On a personal note,, our daughter was assigned a "stiff" in 2nd grade and it really encouraged my wife to reach out to others in trying to assure that it wouldn't happen again. On the other hand, she was assigned a male teacher in 5th grade when she would have preferred to continue having only female teachers and the experience really made her less shy and more assertive.

Parents know something about what their children need or respond to that principals should at least be able to consider. But if we are going to have diverse and balanced classes, we can't give activist parents complete control over who teaches their child.

Posted by: mct210 | February 24, 2010 9:38 AM | Report abuse

I used to work with a male teacher who had more military boot camp style. I am very freewheeling. However, we taught the same subject and worked together on our lesson plans.

At the beginning parents hated him and loved me. They wanted the "nice" teacher. However, nice doesn't work for every student. Many students learned better in his class than they would have in mine and some students preferred him. We took to trading students back and forth, some students "for keeps", others just for a while.

Our administration was supportive and the students thought it was fun. This was a high school so the students were "in the know" and got to have their say in the switches. Sometimes we'd switch for personality reasons, sometimes just to get a break, sometimes because the students asked, and sometimes for a specific learning goal.

This was a teacher led initiative; we made the whole thing up on our own and were lucky enough to have a school that supported our efforts. I hope someday, more schools are supportive of parent and teacher ideas and have the energy and resources to support them.

Posted by: ben83 | February 24, 2010 10:04 AM | Report abuse

I'm all for it. Let parents and kids provide feedback about teachers to principals. They might get insights that they wouldn't glean from walk-throughs. And if the point of education is for kids to learn, why not allow kids and parents to choose a teacher a teacher who best suits their learning needs? Or at least have input without being vilified. On numerous occasions I have seen how teacher match matters. My kids had the two same teachers at a certain grade level. The "good fit" was exactly opposite for them. I have seen one child's grade go from a C to an A in a semester simply with the switch of a teacher. More flexibility and humanity please.

Posted by: SwitchedOnMom | February 24, 2010 10:34 AM | Report abuse

How much do parents really know about each teacher? They are basing it on what they hear from other parents who are basing it on what they hear from kids. If parents want to request a specific teacher then they should be in classrooms observing to see if what they have heard is really true. Without that they have no real basis in reality.

We allow parents to share their thoughts about the type of teacher their child needs. They can talk about all sorts of information without requesting a teacher. That is valid. A parent knows their child well and knows what sort of atmosphere will be best. However, there is no way they really know which classrooms truly have that atmosphere.

My daughter attends school where I teach and I have not ever requested a teacher for her. I have made sure her teachers know what sort of classroom I think is best for her and then I allow them to find the best option. They know the teachers better than I do (even when I teach with them!).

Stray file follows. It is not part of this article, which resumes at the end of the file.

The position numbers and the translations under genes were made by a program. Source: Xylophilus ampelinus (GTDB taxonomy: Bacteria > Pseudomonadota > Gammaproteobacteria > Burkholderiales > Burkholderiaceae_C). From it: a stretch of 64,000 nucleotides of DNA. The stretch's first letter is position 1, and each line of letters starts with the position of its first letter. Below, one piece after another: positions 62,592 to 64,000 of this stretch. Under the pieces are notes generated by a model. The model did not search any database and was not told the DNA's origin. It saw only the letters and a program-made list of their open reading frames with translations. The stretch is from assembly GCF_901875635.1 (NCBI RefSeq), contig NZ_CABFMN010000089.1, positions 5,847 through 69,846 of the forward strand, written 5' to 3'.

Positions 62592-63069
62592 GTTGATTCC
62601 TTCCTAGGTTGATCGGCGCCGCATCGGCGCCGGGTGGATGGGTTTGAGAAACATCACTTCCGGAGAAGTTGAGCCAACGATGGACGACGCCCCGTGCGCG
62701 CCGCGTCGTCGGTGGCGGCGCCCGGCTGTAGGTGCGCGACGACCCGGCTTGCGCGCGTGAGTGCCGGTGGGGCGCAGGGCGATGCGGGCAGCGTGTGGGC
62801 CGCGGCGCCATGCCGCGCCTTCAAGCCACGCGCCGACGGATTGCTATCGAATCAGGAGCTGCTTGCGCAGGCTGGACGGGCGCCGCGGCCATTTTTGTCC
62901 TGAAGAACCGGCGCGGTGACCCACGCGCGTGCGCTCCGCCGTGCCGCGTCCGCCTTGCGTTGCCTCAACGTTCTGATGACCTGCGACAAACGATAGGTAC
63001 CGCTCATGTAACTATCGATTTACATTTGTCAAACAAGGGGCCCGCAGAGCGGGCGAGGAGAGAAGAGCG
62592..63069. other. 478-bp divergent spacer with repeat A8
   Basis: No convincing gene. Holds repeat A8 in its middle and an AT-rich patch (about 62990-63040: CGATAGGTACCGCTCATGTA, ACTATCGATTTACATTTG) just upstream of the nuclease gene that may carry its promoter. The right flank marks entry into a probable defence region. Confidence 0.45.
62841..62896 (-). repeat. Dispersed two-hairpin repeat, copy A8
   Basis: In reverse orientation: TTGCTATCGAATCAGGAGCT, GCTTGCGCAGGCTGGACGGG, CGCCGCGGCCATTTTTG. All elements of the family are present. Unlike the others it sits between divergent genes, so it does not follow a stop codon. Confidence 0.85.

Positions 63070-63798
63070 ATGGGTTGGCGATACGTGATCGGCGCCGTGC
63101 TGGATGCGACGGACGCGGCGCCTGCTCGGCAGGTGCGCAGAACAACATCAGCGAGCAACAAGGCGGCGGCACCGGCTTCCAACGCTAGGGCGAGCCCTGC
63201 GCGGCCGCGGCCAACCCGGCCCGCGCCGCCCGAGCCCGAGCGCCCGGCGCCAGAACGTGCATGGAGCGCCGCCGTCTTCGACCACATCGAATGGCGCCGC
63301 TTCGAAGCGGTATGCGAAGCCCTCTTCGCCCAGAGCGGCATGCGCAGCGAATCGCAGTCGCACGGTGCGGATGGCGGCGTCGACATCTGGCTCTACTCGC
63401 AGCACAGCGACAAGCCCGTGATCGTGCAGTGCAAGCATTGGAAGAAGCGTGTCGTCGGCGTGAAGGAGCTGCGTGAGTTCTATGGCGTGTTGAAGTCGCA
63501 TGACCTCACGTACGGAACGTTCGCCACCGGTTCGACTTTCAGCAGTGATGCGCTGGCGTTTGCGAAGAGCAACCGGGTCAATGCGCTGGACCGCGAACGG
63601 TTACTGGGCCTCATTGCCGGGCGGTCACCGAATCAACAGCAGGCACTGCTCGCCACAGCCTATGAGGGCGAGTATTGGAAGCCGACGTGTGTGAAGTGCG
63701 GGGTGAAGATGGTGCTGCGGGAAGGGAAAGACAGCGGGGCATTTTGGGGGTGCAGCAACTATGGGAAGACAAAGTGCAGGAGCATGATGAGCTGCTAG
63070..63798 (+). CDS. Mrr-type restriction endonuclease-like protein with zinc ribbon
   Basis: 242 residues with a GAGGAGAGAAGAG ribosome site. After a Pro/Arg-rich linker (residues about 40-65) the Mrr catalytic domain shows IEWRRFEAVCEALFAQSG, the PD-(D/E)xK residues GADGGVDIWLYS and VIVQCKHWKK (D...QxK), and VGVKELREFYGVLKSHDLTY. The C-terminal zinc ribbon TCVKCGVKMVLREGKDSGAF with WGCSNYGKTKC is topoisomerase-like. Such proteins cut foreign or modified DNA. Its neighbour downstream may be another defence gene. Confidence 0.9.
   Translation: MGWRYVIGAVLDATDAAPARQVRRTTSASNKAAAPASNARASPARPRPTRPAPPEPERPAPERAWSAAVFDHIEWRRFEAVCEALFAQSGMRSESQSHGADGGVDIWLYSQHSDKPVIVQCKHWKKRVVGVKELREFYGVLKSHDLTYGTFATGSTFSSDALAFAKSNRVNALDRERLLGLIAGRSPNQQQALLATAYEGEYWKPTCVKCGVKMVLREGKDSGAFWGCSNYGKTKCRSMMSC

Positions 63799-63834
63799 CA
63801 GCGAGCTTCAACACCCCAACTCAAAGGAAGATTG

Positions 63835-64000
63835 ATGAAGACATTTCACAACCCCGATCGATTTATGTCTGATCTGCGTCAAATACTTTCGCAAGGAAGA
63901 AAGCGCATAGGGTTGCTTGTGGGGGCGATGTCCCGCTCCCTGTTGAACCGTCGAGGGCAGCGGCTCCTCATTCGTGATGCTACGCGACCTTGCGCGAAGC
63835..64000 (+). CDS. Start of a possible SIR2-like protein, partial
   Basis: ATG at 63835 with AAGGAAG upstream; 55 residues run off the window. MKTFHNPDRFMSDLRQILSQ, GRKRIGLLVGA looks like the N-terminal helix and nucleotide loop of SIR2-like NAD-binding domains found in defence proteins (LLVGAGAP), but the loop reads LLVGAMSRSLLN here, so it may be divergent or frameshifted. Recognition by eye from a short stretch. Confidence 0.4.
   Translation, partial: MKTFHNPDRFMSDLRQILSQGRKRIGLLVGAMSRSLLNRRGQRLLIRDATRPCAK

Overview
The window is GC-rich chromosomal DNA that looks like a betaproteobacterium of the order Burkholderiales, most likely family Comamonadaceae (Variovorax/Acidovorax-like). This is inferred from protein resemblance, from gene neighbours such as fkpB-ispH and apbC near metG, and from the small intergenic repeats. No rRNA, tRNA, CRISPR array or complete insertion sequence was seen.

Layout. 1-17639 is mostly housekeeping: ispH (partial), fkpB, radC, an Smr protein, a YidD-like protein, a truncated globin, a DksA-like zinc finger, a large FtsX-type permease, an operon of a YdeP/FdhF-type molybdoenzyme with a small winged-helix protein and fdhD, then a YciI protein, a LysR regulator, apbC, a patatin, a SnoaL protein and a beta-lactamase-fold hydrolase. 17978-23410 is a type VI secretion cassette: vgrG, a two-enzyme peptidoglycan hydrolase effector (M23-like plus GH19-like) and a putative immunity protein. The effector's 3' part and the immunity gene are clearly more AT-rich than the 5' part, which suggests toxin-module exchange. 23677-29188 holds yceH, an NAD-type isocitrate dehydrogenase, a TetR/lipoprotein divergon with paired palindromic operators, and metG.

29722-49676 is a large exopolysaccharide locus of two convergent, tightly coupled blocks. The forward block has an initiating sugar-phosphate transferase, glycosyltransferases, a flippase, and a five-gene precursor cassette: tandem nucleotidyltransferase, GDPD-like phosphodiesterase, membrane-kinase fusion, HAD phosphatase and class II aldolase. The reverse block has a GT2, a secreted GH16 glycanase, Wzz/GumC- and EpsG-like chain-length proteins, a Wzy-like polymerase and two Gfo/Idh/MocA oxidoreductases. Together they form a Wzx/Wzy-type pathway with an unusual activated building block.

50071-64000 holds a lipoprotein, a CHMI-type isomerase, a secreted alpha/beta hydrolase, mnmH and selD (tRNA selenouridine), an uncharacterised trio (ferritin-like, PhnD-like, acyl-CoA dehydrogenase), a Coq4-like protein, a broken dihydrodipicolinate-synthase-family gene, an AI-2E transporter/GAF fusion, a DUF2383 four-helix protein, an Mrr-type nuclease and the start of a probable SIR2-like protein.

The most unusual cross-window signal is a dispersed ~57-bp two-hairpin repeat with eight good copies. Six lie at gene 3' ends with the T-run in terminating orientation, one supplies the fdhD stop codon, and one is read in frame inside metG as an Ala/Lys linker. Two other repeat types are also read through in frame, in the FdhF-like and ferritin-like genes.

Posted by: Jenny04 | February 24, 2010 10:36 AM | Report abuse

You set up a false choice. Usually, in public schools, there is one teacher that stands out. The rest simply aren't as competent. It's not the Escalante/Jiminez choice, which simply rested on teaching styles.

Parents should feel free to give administrators information about their child (e.g., he does better with structure); teacher requests should not be allowed.

I saw it get absolutely out of control at an upper NWDC public elementary school. The parents on the PTA gave the principal what she wanted for the school with money from the PTA coffers, and the principal gave these parents the teachers they wanted for their little darlings. It was nauseating,and unfair to kids whose parents were not in the "in" crowd.

Posted by: trace1 | February 24, 2010 10:45 AM | Report abuse

These comments are extremely helpful. Please keep them coming. I plan to ask all of the school districts in the Washington area if they have any policy on this, and then address it in a future column. I may use some of yr comments. If anyone would like to give me a thought or tell me an anecdote I might attach to yr real name, please email me at mathewsj@washpost.com.

Posted by: Jay Mathews | February 24, 2010 12:19 PM | Report abuse

I had a truly disastrous and I meant DISASTROUS 5th grade teacher. I went from being a normal if shy student to being called to the principal's office in a matter of 2 months. Finally the teacher had enough and demanded both my parents meet with her, the other 5th grade teacher, and the principal to find out what should be "done" with me- she wanted me in special ed. She outlined the issues and, I learned when my parents explained it to me as an adult, the other teachers in the room defended me as an excellent student and the principal sent an apology letter to my parents. I find out at my high school reunion that the same thing happened to two of my friends. Not getting stuck with an irrational or hateful teacher is critically important to a child's elementary education.

I had a relative who was accused, as a 6 year old, of being anti-Semitic and was asked to leave their first grade teacher's class. It literally came down to the 6 year old saying she wanted to sing "Frosty the Snowman" and not "Dreidel, Dreidel, Dreidel." Well, Frosty, unlike what this teacher claimed, is not a Christian song!!! If all teachers were sane this wouldn't be an issue, but the profession attracts a sizable percentage of people who can't do anything right in their lives.